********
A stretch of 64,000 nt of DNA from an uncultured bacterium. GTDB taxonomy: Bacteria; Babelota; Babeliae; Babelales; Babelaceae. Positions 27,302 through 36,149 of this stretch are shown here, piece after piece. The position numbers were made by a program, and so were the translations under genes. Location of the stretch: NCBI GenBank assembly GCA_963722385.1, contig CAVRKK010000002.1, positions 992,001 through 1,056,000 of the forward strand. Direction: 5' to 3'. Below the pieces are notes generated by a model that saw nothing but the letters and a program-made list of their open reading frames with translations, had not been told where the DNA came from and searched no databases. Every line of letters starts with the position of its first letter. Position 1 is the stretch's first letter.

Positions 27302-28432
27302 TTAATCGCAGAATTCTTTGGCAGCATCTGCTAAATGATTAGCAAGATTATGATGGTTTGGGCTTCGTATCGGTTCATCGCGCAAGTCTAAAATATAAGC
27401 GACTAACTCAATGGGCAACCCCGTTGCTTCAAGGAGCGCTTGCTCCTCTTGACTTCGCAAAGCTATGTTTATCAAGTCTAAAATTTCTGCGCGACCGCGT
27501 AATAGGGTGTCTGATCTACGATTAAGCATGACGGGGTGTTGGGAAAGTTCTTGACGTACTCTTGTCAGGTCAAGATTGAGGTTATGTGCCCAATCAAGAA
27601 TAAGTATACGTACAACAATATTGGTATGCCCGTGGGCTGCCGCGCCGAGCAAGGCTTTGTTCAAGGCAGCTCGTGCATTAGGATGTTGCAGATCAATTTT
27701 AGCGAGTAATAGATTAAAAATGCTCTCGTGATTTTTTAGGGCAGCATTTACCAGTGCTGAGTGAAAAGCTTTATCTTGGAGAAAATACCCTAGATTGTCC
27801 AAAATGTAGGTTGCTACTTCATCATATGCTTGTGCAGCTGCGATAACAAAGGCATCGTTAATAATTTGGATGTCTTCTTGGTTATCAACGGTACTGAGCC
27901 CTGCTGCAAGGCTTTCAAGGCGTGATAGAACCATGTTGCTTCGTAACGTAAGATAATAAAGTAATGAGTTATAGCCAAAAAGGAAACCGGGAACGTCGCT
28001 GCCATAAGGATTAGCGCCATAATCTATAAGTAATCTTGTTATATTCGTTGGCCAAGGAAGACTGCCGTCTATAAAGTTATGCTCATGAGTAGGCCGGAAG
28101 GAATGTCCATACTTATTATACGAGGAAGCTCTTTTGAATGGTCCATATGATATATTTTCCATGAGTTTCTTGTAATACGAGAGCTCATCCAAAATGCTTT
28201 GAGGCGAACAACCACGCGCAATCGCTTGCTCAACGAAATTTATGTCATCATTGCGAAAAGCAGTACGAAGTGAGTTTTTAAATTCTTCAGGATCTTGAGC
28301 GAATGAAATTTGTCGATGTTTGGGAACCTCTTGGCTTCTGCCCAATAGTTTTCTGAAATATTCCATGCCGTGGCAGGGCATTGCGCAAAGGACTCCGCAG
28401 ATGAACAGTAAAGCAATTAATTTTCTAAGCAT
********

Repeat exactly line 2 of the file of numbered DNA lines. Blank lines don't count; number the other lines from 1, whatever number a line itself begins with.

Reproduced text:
Positions 27302-28432